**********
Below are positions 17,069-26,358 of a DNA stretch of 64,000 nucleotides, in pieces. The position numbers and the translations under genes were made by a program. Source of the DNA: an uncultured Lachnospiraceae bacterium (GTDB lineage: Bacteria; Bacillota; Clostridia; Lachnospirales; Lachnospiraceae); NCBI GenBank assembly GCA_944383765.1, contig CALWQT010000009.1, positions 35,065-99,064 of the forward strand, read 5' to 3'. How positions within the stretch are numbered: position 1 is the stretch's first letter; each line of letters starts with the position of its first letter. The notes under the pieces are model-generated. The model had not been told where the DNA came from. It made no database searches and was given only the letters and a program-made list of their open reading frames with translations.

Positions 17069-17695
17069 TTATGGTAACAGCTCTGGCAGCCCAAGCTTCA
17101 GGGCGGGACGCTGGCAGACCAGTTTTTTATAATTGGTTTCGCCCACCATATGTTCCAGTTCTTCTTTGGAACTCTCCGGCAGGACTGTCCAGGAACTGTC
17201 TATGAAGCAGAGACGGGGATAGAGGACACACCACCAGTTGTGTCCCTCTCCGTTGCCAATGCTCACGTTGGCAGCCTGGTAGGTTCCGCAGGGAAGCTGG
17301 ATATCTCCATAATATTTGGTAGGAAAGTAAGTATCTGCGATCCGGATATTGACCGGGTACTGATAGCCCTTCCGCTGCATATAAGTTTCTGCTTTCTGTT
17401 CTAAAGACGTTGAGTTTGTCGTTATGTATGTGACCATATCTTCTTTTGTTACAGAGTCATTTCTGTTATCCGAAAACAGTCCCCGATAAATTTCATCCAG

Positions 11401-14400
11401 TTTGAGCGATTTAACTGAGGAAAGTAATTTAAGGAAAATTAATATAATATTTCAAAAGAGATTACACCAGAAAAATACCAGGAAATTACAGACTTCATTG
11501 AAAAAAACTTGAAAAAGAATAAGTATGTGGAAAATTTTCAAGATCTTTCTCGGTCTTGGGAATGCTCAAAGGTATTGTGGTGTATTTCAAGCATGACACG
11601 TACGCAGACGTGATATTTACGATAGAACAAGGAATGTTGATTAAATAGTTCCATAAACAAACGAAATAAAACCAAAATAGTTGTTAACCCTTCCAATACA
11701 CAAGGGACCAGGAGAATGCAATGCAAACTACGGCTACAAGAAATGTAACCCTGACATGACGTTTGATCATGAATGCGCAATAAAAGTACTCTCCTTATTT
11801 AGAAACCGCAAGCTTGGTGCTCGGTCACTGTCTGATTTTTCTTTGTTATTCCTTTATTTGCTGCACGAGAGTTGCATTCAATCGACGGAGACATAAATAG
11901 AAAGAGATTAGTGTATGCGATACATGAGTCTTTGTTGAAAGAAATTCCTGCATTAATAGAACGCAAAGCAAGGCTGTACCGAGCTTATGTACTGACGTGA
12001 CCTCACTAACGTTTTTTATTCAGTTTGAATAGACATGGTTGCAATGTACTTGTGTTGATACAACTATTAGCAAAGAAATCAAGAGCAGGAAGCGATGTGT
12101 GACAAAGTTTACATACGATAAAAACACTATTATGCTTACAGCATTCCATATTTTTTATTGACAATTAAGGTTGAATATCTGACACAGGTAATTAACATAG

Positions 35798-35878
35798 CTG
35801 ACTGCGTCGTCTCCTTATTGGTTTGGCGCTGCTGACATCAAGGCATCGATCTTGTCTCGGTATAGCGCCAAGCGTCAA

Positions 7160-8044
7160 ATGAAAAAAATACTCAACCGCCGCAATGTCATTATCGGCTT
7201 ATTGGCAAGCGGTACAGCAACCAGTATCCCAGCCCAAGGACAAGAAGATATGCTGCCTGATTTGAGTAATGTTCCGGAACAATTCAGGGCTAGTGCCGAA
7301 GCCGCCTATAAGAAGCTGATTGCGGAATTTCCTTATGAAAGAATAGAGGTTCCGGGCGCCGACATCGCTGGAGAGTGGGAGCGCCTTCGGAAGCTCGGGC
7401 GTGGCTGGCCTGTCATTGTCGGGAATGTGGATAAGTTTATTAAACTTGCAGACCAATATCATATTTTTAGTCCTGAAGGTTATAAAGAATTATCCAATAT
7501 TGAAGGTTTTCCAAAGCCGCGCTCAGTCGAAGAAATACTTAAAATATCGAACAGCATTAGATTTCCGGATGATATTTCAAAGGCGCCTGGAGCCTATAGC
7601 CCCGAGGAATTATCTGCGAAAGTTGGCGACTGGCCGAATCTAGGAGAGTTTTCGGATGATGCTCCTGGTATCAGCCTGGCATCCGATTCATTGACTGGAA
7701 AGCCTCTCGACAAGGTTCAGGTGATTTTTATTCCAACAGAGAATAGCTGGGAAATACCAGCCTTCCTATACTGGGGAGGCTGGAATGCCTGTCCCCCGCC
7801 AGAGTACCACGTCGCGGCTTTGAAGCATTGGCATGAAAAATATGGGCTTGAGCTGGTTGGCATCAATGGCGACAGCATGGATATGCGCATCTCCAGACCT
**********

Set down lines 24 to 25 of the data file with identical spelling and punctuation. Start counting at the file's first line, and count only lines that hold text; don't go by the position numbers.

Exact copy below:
7401 GTGGCTGGCCTGTCATTGTCGGGAATGTGGATAAGTTTATTAAACTTGCAGACCAATATCATATTTTTAGTCCTGAAGGTTATAAAGAATTATCCAATAT
7501 TGAAGGTTTTCCAAAGCCGCGCTCAGTCGAAGAAATACTTAAAATATCGAACAGCATTAGATTTCCGGATGATATTTCAAAGGCGCCTGGAGCCTATAGC